2. Trixie Belden was my favorite, too! Wish I had kept them.

  3. I inherited a box of Trixie Belden books from my cousins in Texas. I kept them. I don't have the complete series but I loved those books.

  4. I loved Nancy Drew--think I was too old when Trixie Belden came started. (Remember, I'm the great-grandma of the group.)

    Frankly, I always saw a mystery in everything.

    a.k.a. F. M. Meredith

  5. I'm glad you posted, Marilyn, because I didn't have a clue about Trixie! I was a Nancy Drew fan, too (and a grandma)

    Great post, Amy. I've learned about a great new mystery series!


  6. I loved Trixie best too! I still have my old ones from when I was a kid. In fact, I'm having to replace them now because they're so worn out. *g*

  7. I loved Trixie Belden! I don't even remember how I found her, except that I'd read my way through Nancy Drew and needed something new to read. :) I liked her better because she wasn't perfect and was closer to my age at the time.

    Usually when I mention the series, people have never heard of her! Good to see I'm not alone. :)

  8. I'm glad to see so many others of you still have your Trixies! (Deb you are welcome to borrow mine!) I still see a few of the Julie Campbell hardcovers at antique stores, but mostly I have the paperback with the oval pictures on the cover.

    I also loved the one about the velvet gown which was later in the series. Great comments!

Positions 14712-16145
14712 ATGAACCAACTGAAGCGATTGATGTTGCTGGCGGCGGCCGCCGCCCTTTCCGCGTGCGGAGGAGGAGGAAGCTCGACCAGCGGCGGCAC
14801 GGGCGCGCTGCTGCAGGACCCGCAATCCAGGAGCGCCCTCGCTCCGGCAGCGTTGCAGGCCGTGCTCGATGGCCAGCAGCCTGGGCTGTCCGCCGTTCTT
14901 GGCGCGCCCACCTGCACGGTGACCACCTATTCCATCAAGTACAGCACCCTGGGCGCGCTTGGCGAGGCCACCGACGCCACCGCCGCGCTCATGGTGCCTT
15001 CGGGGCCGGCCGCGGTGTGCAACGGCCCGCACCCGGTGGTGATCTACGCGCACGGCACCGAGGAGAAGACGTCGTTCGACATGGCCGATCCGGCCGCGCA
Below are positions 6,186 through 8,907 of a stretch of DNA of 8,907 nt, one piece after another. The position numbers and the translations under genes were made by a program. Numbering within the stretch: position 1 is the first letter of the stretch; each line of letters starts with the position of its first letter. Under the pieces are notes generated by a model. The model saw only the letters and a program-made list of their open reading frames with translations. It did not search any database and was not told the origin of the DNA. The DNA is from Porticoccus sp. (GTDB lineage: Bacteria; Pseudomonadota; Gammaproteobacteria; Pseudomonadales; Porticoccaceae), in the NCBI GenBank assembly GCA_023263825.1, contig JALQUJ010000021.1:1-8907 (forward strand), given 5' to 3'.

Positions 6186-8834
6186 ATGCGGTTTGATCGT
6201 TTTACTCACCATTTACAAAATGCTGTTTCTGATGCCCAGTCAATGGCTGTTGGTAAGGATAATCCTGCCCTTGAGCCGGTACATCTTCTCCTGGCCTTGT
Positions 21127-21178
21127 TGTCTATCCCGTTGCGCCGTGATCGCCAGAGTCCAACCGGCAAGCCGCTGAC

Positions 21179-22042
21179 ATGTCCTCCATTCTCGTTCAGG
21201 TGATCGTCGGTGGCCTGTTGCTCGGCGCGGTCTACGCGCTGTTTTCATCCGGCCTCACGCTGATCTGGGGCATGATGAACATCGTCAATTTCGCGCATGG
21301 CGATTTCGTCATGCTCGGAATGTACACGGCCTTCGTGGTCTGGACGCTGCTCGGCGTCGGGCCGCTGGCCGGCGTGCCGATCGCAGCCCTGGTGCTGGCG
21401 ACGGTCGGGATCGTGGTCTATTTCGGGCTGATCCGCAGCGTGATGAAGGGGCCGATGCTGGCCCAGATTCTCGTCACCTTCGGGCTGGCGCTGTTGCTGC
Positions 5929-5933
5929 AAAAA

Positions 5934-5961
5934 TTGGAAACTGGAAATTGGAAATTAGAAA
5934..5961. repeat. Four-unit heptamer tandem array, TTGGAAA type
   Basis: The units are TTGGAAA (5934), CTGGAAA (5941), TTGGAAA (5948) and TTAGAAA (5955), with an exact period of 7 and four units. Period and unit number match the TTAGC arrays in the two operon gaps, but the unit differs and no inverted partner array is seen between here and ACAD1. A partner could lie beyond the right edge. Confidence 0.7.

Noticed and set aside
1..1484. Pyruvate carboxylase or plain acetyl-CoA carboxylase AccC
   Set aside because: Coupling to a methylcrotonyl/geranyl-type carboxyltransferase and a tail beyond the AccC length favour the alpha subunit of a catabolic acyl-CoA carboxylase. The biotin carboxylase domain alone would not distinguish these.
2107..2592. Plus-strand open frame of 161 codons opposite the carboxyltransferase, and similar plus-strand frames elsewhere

9. I'm thrilled by the post about my friend Trixie, and specifically book #7 which to this day remains my favorite. Even gave a copy to a friend named Bob White (who had never heard of the series). Trixie's my fave, because she could never quite control that temper. I still collect them, along with Connie Blair, and the Three Investigators.

  10. Count me among the Trixie Belden readers. I had an entire shelf in my bedroom dedicated to the series and it was imperative that my dad take me out and buy the newest one. When I moved away from home when I was 17 I sold all of my books at a garage sale and oh, how I kick myself for that now! But I have recently begun recollecting the TB books in hardcover.
    I agree with the comment about Trixie seeming more real. I think that was what appealed to me as well. As a twelve-year-old she seemed like, well, me and I thought of all the great adventures I could experience.

  11. Coming late to the party.

    Trixie was my hero. I now refer to her as the thinking girl's Nancy Drew.

    But I never liked the post-syndication (aka Kathryn Kenny) books, so my heart belongs only to the first six, by Julie Campbell.

    I got rid of them all when I was 16 (oh, what a fool I was...) but have now reassembled the 6, thanks to ebay. When I got my hands on my first reclaimed copy, The Gatehouse Mystery, I read it with a positive orgy of nostalgia.

    Hee hee, I just noticed my verification word is "tutor", as in Jim and Brian had to tutor Trixie in English and Math over the Christmas holidays, so they could all go to Arizona.